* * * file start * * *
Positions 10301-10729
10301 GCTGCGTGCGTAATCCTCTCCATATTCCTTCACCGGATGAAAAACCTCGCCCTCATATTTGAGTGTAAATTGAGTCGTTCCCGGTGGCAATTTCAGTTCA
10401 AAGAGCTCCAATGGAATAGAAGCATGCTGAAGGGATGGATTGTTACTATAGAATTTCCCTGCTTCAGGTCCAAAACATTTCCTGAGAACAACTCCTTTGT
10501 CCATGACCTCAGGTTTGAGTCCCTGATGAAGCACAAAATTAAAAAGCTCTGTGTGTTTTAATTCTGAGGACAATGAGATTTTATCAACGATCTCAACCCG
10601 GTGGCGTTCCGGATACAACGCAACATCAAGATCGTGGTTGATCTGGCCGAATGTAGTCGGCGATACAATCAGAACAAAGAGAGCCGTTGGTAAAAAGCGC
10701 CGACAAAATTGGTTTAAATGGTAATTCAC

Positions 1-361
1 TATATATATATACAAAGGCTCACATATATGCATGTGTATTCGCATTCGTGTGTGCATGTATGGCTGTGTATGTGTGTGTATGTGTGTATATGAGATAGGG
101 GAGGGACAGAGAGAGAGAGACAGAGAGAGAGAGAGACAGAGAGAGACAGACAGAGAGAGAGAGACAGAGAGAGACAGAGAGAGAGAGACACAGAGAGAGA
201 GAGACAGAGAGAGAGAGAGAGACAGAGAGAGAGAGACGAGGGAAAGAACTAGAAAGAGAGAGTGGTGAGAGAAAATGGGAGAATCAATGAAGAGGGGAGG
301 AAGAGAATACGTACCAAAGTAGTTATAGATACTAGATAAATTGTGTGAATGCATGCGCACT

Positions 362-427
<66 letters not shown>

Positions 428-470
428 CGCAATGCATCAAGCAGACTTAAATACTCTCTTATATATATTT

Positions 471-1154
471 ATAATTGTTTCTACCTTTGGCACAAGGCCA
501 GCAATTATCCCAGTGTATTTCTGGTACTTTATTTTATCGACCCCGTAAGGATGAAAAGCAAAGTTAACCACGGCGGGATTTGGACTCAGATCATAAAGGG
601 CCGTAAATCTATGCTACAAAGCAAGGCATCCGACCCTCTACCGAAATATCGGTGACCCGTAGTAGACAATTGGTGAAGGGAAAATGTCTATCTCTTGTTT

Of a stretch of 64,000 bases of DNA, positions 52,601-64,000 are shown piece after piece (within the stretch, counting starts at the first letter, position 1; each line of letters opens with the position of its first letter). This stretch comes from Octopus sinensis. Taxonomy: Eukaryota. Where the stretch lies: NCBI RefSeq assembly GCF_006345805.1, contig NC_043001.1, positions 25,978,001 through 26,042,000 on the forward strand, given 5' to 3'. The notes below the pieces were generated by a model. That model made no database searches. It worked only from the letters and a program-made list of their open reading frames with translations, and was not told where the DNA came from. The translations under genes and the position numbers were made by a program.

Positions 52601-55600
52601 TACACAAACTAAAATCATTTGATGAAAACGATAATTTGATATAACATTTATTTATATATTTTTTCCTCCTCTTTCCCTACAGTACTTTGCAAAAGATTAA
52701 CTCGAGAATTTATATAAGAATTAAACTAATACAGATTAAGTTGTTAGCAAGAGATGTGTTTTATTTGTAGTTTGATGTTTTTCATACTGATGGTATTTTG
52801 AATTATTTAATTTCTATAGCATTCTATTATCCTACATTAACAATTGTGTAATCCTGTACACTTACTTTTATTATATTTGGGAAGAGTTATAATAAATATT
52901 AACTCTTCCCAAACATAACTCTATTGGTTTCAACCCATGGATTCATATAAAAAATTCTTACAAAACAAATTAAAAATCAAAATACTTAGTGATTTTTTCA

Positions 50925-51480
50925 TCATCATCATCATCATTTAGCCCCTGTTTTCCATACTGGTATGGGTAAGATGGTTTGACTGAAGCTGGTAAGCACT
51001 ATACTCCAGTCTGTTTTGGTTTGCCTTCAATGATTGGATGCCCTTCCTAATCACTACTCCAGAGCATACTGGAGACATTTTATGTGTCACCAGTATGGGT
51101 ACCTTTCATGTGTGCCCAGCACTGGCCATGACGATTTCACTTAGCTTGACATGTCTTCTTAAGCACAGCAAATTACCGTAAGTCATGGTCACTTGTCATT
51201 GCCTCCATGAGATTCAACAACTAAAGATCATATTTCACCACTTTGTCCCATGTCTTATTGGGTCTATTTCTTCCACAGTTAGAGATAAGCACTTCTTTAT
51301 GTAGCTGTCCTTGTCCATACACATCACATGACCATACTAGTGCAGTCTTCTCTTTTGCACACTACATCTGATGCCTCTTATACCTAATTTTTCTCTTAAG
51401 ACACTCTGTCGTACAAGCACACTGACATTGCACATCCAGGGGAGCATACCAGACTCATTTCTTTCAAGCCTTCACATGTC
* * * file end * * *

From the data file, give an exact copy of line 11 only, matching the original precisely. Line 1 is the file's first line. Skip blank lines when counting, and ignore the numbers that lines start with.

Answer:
301 AAGAGAATACGTACCAAAGTAGTTATAGATACTAGATAAATTGTGTGAATGCATGCGCACT